Make a list and check it twice

While package flow and wireless tech- nologies enable UPS to successfully and efficiently deliver millions of packages to millions of people in the least amount of time, they are not the only technologies operating behind the scenes at UPS. In order to ensure every day is just as efficient, if not more, than the last, UPS employs telematics solutions to continu- ously improve operations and further support the rising flow of packages every year. By installing data-collecting hardware onto UPS delivery trucks, UPS can monitor operations at a high level and then use analytics to review the data and adjust the daily routine as needed.

Telematics works by capturing data about UPS’s delivery package cars, as well as global positioning systems, serving almost as the brain of the truck and pinpointing opportunities to coach drivers to make adjustments that save fuel, optimize performance, and improve maintenance. At the end of the day, telematics hardware transmits all of the data gathered to the UPS central store where it is crunched alongside information transmitted from drivers’ DIADs.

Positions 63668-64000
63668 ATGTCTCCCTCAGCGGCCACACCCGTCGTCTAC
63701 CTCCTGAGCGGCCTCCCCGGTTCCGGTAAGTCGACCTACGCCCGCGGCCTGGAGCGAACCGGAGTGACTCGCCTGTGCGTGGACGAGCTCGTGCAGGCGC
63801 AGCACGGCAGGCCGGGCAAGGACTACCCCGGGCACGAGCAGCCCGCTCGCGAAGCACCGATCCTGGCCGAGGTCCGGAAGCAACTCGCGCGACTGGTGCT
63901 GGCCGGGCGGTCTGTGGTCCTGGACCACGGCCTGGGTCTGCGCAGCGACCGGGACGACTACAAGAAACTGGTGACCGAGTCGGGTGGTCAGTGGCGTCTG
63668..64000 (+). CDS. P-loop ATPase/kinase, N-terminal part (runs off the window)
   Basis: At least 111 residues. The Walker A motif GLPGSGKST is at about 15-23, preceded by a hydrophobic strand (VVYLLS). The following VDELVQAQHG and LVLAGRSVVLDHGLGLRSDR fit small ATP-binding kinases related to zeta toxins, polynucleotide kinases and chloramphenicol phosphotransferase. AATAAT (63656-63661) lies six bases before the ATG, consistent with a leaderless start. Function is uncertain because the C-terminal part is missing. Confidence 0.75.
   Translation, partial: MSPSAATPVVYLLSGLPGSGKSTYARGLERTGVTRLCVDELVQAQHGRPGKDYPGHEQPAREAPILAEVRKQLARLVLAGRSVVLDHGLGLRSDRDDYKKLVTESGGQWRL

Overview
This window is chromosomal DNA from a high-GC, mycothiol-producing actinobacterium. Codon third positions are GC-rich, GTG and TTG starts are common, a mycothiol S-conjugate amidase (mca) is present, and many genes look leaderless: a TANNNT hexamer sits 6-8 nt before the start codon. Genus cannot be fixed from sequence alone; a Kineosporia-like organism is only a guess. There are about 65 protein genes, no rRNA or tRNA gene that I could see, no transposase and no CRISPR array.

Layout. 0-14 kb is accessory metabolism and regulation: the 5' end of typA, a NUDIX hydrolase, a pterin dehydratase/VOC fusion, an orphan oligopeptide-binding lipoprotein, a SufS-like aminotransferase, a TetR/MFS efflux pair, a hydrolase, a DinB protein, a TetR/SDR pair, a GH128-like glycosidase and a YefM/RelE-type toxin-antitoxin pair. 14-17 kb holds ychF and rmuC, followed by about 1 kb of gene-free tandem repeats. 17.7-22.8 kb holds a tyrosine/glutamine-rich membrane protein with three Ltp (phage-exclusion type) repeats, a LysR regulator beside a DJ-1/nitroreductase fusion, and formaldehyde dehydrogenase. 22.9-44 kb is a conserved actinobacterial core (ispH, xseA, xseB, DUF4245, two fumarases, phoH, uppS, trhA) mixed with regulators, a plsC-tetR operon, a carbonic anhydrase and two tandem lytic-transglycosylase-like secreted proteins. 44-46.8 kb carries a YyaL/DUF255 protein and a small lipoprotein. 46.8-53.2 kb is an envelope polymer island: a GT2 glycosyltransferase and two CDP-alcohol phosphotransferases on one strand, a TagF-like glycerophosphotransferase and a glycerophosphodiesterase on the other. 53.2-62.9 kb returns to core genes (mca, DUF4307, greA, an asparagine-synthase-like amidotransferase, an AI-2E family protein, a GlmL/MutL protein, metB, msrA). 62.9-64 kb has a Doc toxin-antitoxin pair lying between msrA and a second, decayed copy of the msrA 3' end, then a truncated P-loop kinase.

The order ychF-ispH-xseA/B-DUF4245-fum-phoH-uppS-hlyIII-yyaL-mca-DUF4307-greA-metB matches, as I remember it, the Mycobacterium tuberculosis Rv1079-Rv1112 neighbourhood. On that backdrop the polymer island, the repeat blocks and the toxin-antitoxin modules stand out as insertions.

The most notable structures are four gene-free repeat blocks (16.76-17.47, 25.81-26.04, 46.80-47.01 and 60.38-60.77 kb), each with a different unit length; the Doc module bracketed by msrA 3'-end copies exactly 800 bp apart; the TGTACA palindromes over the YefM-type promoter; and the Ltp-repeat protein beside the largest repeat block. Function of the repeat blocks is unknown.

Ultimately, a driver’s truck and his or her DIAD work together to provide a report on packages that were successfully delivered, the exact route the truck followed, how long the route and deliveries took, how much fuel was used, and more. In fact, more than 200 engine measurements are made via telematics, including speed, breaking patterns, oil pressure, and idling time. Other sensors throughout the truck monitor the use of seat belts, cargo doors, and reverse gears, among other things.

Once UPS has this data, analytics are employed to turn the data into useful information to improve operations. Since integrating telematics into its fleet, UPS has employed analytics to improve driver habits such as idling, which has been reduced by 15 minutes per driver per day and resulted in a fuel savings of 25 gallons per driver, per year. This adds up to an estimated 1.4 million gallons in fuel and cost savings each year.

To some, revealing the technologies behind the logistics of the holiday season diminishes the sense of magic and wonder surrounding this time of year. However, UPS knows that successfully delivering so many packages around the world is a holiday miracle made possible by leading-edge technologies. Delivering 22 million packages in one day would be impossible without the support of advanced operational technologies, in combination with a team dedicated to serving customers throughout the holiday season. It’s almost enough to make one wonder if Santa’s magic is perhaps a part of the equation after all ...

Jack Levis is director of process management for UPS. He can be reached at